It used to be so easy. You simply needed someone to produce the bulletin and maybe change the church sign.

Now, you need someone who can coordinate and communicate all your ministries, messages and events. Maybe even create video sermon bumpers, posts on social media and church memes, plus assemble and layout the bulletin and update the church sign. This list doesn't even mention the posters, banners and outreach materials.

Church communications has gotten complex, so many churches believe a full-time person will handle everything.

Wait. Here are four questions you should answer before hiring that communications person:

1. What are you trying to accomplish?

Your ministry leadership needs to consider what needs to be achieved with your communications. Don't think about the products that will be created. Instead, think broader.

What do you actually want from better communications? Most want to grow and fully engage those regularly attending. Start with what's keeping you from doing that now. Most churches don't need more tools; they need more direction, an understanding of the community and congregation and better content that will reach a specific audience.

That's the work that's needed before you hire someone. It doesn't have to be entirely in place, but you need to find someone who is passionate for your ministry goals.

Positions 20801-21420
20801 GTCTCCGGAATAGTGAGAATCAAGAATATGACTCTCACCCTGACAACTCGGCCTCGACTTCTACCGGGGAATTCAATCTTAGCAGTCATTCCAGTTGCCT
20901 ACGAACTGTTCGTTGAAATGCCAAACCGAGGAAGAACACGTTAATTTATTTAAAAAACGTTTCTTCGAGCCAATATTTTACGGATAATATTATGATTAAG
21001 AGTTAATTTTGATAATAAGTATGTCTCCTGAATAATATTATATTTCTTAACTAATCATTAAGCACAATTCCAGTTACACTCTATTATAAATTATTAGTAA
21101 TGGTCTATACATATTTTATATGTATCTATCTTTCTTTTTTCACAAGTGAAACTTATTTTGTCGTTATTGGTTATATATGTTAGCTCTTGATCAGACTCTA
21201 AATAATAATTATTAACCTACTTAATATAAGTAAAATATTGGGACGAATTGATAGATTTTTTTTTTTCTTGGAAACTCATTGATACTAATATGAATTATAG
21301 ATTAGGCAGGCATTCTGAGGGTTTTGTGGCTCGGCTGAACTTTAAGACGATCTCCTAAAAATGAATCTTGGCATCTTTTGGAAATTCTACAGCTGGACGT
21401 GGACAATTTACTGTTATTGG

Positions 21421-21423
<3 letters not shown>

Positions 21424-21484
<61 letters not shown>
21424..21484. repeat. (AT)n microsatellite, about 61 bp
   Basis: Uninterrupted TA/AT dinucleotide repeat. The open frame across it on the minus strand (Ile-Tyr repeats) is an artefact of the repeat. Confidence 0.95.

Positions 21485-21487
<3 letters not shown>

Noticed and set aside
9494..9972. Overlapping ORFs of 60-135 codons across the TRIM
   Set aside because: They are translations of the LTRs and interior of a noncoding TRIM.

2. Who do you actually need?

To hire the right person, you need to know what skills they'll need. Will the position manage volunteers and staff? Or are the expectations more technical? Does he/she need to know how to program for a website, shoot and edit video, have amazing design skills and writing skills to engage people? That's a lot to ask of someone and rarely found.

Be realistic with your expectations. Perhaps you should have an outside consultant assess your situation and make practical recommendations.

3. Is the leadership team ready to welcome another voice?

In order to accomplish good church communications, you need someone who is welcome at the leadership table so he/she can help focus your ministry voice. This person needs to be able to advise against doing things and be listened to and respected for opinions.

Hire a positive person! Your communications person shouldn't simply be a technician unless someone wants to be his/her boss. Someone needs to oversee the strategy, the timing and the goals. That must come from someone at the leadership table.

4. Are you ready to get consistent?

Your church needs to become known for something relevant and needed in order to engage with an audience. That thread must be locked down and protected for your communications to rise above the noise. It's an editing process so your keywords are loved by search engines.

Consistent ministry tiering also communicates important information, but not all information. It starts with discovering your thread. If you don't want to do that intense work, you'll end up with a communications person who will be an overworked order-taker who can't keep up with everything.

And sadly, your congregation won't either.